Fighting this insane system may be pointless, but one can always bide their time and seek out an employer who doesn’t use such a system.

  3. Numerical ratings and final total descriptors like, “average” in performance evaluations are demotivating. Linking numerical or qualitative descriptors to salary increases fails miserably for mathematical reasons that need graphics to adequately explain.

    One large company where I worked rated each employee on a number of factors as “Exceeds requirements”, “Meets requirements”, and “Needs to improve”. There was no overall rating at the bottom of the performance review. Nobody attempted to construct a net rating put out of the performance reviews. Formal Performance reviews and salary increases had no connection and were separated by several months. This approach was the best I have experienced among seven employers. Moans and groans from employees were quite few.

      1. Employee ratings numbers are potential weaknesses for lawyers to exploit. If there are no numbers, there is less for lawyers to attack or use against the company during litigation.

        To me, the greatest value-adds for annual performance evaluations are [1] at least once per year, forces marginal or poor managers to formally think about and plan for their subordinates’ training and development, and [2] tells employees what strengths they have that they can further strengthen and what weaknesses they can work on improving.

        Annual performance evaluations tend to not work well as part of the disciplinary process, an activity that can lead to visiting lawyers. Companies where I’ve worked have all had good disciplinary procedures that company lawyers likely reviewed and approved.

  4. Thanks, EHRL, this makes me feel better. I’ve always received glowing performance reviews, yet my rating is always ‘average’. Its frustrating because the average rating makes me feel like I didn’t do good enough.

    I had a feeling the rating was largely political and your post has strengthened those feelings. I have my next review soon and I think I’ll come out of it with a better outlook this time.

  5. I remember the first and only bad performance appraisal I ever got. My boss and I met, and he verbally gave me a glowing review. Then he pulled out the appraisal forms and cut me to shreds. I was so taken aback that I signed the form (which stated only that I did see it). I was too stunned to do anything, and when I left work, I was in tears. One of my friends saw me, asked what was wrong, then told me that everyone in our division knew Tom did that to all of his team. Sure enough, the next day there was shouting coming from the conference room from every single member of my team.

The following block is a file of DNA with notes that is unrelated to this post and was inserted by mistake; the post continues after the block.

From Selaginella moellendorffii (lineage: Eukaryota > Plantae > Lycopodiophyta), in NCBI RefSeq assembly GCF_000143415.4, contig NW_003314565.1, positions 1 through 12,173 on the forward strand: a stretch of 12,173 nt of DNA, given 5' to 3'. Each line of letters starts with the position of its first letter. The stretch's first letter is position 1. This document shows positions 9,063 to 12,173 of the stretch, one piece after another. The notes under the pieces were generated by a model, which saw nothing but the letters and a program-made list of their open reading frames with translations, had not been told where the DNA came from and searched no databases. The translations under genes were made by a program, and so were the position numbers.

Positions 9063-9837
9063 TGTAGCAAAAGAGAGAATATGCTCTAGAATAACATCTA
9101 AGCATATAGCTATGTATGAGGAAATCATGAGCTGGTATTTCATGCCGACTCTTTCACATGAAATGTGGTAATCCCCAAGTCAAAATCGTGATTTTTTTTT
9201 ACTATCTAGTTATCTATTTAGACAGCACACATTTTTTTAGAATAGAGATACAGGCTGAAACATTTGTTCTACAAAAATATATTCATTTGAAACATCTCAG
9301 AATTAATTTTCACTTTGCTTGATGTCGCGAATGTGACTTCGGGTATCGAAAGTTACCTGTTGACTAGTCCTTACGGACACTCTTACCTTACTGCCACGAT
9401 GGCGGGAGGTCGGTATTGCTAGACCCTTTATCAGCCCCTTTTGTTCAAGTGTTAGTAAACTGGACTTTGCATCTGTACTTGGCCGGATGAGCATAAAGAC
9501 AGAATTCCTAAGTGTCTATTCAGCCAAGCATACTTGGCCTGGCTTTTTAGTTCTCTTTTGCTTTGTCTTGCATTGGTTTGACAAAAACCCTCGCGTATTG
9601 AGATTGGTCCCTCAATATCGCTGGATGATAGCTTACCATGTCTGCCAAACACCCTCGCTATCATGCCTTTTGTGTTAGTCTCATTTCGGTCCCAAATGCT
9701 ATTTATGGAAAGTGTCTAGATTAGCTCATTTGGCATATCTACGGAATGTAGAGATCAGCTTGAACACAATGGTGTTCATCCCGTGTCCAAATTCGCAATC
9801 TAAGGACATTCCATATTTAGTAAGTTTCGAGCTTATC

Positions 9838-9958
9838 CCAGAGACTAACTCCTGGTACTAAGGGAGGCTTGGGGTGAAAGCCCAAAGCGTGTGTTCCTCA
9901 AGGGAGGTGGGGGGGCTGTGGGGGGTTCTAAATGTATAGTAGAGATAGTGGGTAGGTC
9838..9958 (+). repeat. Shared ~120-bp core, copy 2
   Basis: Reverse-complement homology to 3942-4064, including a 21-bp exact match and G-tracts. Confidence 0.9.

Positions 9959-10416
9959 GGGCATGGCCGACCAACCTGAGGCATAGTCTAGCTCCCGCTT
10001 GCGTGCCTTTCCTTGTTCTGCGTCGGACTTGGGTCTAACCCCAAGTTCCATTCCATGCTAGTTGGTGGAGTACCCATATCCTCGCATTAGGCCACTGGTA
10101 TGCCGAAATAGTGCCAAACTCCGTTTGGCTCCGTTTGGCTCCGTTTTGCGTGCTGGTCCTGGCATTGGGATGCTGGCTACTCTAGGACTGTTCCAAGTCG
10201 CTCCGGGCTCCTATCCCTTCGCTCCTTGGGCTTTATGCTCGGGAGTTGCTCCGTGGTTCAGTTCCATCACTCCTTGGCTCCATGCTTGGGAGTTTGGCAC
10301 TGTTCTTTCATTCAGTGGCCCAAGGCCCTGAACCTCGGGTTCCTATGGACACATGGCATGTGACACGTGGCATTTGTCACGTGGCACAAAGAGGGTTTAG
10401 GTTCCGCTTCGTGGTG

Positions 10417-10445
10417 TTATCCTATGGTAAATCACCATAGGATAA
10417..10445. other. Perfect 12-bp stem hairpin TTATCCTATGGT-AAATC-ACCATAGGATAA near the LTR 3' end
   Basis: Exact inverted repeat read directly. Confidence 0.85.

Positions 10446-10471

6. Part of the “lie” of a rating of average is that companies strive to hire better than average employees. The rating of average applies to the population of employees at a company, not comparing to all of the people in the job market place. Better than average candidates in the job market place might only be rated average after they are hired into a company that successfully hires top people.

    1. But even if employees are better than employees at other companies, they aren’t all the same.

      But you do run a risk if these people know they can leave and be treated like a super star at another company.

  7. When is this outdated practice going to cease to exist. I’ve only ever had 1 awful performance review (it was when I first started working, my manager didn’t like me etc.).

    Both employees and managers hate them, they cause undue stress on both parties and if they are linked to remuneration, can be unfairly skewed in favour of those who are more popular.

    It can’t be easy to rate someone’s performance (especially if you’ve had a bad performance review from your manager!) but then again that’s what managers are paid to do.

    In my 12 years of working life (through 5 different companies!) I’ve only had 1 manager who seemed interested in what I wanted to do. The rest were from managers who were just “going through the motions”.

    Maybe companies should hire better managers?

  8. Don’t think all managers hate giving reviews. I recently got my first bad review in all my many years of working (this was my first review at this employer) and I think my boss enjoyed it. It was 100% based on poor communication on their part and my personality, twisted around to put me at fault.